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Legislation hinders credit bureau momentum

Lack of enabling legislation on consumer credit constrains the emergence  of a credit bureau culture in the banking industry, Babajide Komolafe writes.

The Central Bank of Nigeria (CBN) operational guidelines for credit bureau operations requires financial institutions to register with and use the services credit bureaus before granting any loan to customers. Section five, subsection three to four of the guidelines states that, “All financial institutions must have data exchange agreement with at least two (2) credit bureaus.  All banks must obtain credit report from at least two (2) credit bureaus before granting any facility to their customers.”

Indications however emerged last week that banks are not complying with this requirement, and this contributed significantly to the problem of huge non-performing loans which crippled the five troubled banks.

The first indication came from the Managing Director/Chief Executive of the nation’s first credit bureau, Credit Registry Services Limited, Mr. Taiwo Ayedun. He said that, “The CBN has to enforce its guidelines that banks should use at least two credit bureaus. Part of what Governor Sanusi is doing is to enforce the guidelines that are in the books. That bank must start utilizing credit bureaus. That for every single loan they book they must do a credit check on it”

This was followed by the press statement issued Risk Managers Association of Nigeria (RIMAN) last week in which it called on the apex bank  called on the Central Bank of Nigeria (CBN) to compel banks to engage the services credit bureau to check the incidence of non-performing loans in the country.
In the statement, which was the Association’s first reaction to the  sack of the chief executives of Intercontinental Bank, Oceanic Bank, Afribank, Union Bank and Finbank, the Association among other things recommended that the apex bank should, “Ensure that banks comply with Central Bank of Nigeria guidelines on credit reporting and obtaining references from at last two credit bureaus.

The required financial infrastructure to support this process has been put in place by all the three recently licensed credit bureaus and banks have no more excuses not to use them to enhance risks assessment.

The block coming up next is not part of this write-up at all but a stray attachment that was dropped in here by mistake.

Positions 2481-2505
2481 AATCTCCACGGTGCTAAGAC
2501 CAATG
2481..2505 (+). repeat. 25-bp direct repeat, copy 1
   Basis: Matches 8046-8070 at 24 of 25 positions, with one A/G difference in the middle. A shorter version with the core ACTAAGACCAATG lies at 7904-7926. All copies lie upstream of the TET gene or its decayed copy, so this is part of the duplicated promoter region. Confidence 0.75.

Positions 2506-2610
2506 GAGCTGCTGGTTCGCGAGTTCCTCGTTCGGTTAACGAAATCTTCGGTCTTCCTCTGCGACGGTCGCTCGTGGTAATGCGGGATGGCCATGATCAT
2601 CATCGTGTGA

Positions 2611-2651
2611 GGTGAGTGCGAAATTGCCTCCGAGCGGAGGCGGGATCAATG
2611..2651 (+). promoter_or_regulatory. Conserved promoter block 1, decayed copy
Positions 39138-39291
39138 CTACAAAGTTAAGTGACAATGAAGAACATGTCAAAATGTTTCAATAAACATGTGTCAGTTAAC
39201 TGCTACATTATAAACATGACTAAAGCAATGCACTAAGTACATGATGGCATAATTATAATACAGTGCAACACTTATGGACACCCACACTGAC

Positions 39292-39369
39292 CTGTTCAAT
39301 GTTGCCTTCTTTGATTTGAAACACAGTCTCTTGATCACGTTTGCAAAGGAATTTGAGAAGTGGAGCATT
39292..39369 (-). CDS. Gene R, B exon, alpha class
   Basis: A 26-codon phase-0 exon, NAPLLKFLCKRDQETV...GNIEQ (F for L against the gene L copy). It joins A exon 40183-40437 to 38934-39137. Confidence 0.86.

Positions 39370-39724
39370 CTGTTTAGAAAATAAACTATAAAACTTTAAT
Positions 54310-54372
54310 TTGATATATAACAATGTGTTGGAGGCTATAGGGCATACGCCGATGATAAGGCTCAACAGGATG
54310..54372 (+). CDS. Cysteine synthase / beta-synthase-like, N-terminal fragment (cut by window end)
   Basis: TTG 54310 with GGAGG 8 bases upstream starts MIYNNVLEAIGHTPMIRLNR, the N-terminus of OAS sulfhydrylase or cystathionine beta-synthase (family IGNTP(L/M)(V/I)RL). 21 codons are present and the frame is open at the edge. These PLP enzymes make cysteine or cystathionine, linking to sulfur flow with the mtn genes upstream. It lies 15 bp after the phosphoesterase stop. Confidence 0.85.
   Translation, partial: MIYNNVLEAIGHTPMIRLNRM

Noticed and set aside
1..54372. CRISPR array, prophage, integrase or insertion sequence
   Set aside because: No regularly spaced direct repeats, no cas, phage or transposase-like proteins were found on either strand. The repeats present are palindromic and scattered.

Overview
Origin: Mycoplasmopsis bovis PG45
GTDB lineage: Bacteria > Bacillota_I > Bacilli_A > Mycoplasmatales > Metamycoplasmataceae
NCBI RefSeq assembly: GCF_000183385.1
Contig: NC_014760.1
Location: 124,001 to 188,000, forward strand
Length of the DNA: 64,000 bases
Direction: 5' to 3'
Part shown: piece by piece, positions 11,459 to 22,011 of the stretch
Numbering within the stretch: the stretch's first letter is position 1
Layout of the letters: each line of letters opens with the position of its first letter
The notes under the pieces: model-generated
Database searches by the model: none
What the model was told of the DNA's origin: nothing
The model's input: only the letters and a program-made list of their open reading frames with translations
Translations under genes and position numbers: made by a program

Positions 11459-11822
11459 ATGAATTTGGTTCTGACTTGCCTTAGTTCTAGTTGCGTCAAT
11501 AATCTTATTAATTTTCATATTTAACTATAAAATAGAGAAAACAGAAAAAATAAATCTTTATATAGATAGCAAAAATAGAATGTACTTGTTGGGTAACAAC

It is however not sufficient for financial institutions to patronize them, the information so obtained must be used as critical elements of the assessment criteria in decision making and credit reviews.”
President of the Association, Mrs Jane Ogbona however told Vanguard, “It is not that banks  are reluctant to using the services of credit bureaus as required by the CBN guidelines but the absence of appropriate legislation to complement the CBN guidelines constrain the use of credit reports in granting loan request. She said that some banks are already using credit report obtained from credit bureaus and have in fact declined some loan request on the basis of this reports.

But the banks cannot tell the customer that the loan request was denied due to information obtained from a credit bureau. This she said is because there is yet to be appropriate legislation that gives banks the power to deny loan request on the basis of credit report from a credit bureau. In the absence of such legislation, a customer can sue a bank if it says it turned down loan request on the basis of credit report.

She said these issues are   already been addressed by the CBN  via the proposed amendment to the Banks and Other Financial Institutions Act  (BOFIA)  and the proposed addressed in the proposed Credit Information Exchange Bill, and the Credit Bureau Services bill.

Investigation reveals that countries with established credit bureau system have a separate legislation that regulate and empower credit bureaus. For example, in Ghana,  there is the  Credit Reporting Act (CRA), which provides  a legal and regulatory framework for credit reporting in Ghana.

This Credit Reporting Act is designed to promote the orderly development of a credit reporting system for Ghana and to promote public trust in credit bureau operations. Specifically, the Act provides for the licensing of private credit bureaus (and gives the Bank of Ghana the authority to set up a public credit bureau), regulates the activities of credit bureaus, establishes guiding principles for the conduct of the credit reporting system, and provides for credit data submission, data management and protection, and dissemination. It seeks to strike a balance between the rights of borrowers on the one hand, and the need to share credit information effectively, on the other.

Similarly, in South Africa there is the recently enacted National Credit Act which regulate credit and aims amongst others at:  Protecting consumers from becoming over-indebted;  Preventing dubious lending practices;  Making sure that credit is extended by lenders in a transparent and responsible manner; and  Ensuring that the rights of consumers are safeguarded.


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